Custom pistolsmiths respond to the demands of the shooting sport or the practical needs of their customers. Sometimes the modification makes sense and others times it doesn't. An example of the former is the speed bump at the bottom of the M1911 grip safety. If you use today's high hold with two hands, the base of the shooting hand thumb will sometimes fail to fully compress the grip safety. A larger pad of material just ensures that the needed contact is there, and that's a good thing. But a revolver trigger guard cut away at the front is at best a modification that makes sense only in the hands of the most experienced handgunners on the planet. For most of us, it's a bad thing.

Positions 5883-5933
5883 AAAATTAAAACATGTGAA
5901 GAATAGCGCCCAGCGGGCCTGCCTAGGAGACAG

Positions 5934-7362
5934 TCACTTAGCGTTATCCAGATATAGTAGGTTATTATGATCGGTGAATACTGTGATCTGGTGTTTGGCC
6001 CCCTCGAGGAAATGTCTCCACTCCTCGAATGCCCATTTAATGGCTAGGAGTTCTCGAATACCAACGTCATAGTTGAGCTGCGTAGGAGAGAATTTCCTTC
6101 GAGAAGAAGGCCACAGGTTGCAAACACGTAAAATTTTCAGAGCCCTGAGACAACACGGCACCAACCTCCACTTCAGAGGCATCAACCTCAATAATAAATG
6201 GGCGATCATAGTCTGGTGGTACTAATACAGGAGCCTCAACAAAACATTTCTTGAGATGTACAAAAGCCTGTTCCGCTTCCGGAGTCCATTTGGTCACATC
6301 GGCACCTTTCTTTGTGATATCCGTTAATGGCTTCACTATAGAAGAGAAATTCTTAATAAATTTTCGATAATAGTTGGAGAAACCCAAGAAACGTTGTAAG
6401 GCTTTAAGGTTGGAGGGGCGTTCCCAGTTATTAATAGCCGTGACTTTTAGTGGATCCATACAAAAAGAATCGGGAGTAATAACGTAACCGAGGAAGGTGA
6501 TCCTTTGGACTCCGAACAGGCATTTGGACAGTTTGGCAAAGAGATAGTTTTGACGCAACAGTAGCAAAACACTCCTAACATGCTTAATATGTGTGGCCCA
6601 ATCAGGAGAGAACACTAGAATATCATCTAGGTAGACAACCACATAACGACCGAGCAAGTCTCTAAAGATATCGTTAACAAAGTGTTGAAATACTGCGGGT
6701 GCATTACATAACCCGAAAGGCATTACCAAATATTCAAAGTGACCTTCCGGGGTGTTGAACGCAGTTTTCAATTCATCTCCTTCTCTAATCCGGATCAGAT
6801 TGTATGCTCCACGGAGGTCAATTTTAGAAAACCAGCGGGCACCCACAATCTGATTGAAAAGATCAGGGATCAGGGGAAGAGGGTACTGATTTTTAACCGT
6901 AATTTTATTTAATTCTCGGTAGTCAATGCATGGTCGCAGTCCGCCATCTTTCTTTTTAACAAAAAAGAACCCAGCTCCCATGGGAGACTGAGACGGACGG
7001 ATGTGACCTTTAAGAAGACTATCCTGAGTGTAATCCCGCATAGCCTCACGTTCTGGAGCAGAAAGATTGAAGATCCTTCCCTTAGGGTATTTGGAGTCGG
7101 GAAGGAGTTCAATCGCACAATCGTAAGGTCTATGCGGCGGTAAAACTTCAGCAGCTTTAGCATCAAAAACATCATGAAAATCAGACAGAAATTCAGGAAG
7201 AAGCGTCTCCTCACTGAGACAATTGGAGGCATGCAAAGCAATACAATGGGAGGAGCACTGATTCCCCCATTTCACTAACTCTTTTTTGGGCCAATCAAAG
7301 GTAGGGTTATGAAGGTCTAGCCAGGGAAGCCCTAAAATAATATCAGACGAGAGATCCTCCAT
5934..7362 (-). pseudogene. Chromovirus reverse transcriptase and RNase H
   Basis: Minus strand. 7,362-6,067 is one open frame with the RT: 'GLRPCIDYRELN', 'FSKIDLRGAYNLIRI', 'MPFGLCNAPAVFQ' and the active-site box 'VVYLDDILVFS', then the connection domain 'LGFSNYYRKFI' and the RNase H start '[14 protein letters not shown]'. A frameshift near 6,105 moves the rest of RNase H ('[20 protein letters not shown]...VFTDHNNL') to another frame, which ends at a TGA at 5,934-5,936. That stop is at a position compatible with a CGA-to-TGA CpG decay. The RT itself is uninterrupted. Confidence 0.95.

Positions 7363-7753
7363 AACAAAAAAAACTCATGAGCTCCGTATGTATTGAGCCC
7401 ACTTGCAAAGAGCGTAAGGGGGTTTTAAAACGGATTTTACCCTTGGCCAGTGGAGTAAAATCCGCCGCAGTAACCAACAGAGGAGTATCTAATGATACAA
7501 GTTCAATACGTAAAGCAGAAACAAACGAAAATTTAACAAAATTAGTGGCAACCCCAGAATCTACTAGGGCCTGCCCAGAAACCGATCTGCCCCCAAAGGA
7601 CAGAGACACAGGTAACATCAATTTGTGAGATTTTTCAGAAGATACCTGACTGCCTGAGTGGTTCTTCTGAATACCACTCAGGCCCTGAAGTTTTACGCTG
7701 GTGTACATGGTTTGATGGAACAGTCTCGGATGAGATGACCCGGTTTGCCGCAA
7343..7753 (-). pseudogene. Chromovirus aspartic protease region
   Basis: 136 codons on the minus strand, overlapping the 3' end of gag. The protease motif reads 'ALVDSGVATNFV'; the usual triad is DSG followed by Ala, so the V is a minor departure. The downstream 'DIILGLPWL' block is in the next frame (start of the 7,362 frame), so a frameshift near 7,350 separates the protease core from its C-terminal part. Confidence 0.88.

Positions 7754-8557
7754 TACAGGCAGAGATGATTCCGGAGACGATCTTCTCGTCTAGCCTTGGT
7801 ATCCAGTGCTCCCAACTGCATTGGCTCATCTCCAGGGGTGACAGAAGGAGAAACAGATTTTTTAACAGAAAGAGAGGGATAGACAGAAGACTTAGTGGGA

Here's an idea that might make sense on some of today's hot shot revolvers, which are invariably fired single-action. King Gunsight Co. used to build what they called the “Cockeyed Hammer.” It was a standard hammer with additional material welded to one side of the spur—the left side for a right-handed shooter. The extra material was then shaped and checkered to form an off-center spur. I have them on a couple of guns, and they really help with speed cocking the revolver for such events as the Rapid Fire matches in which the shooter must fire five rounds in 10 seconds.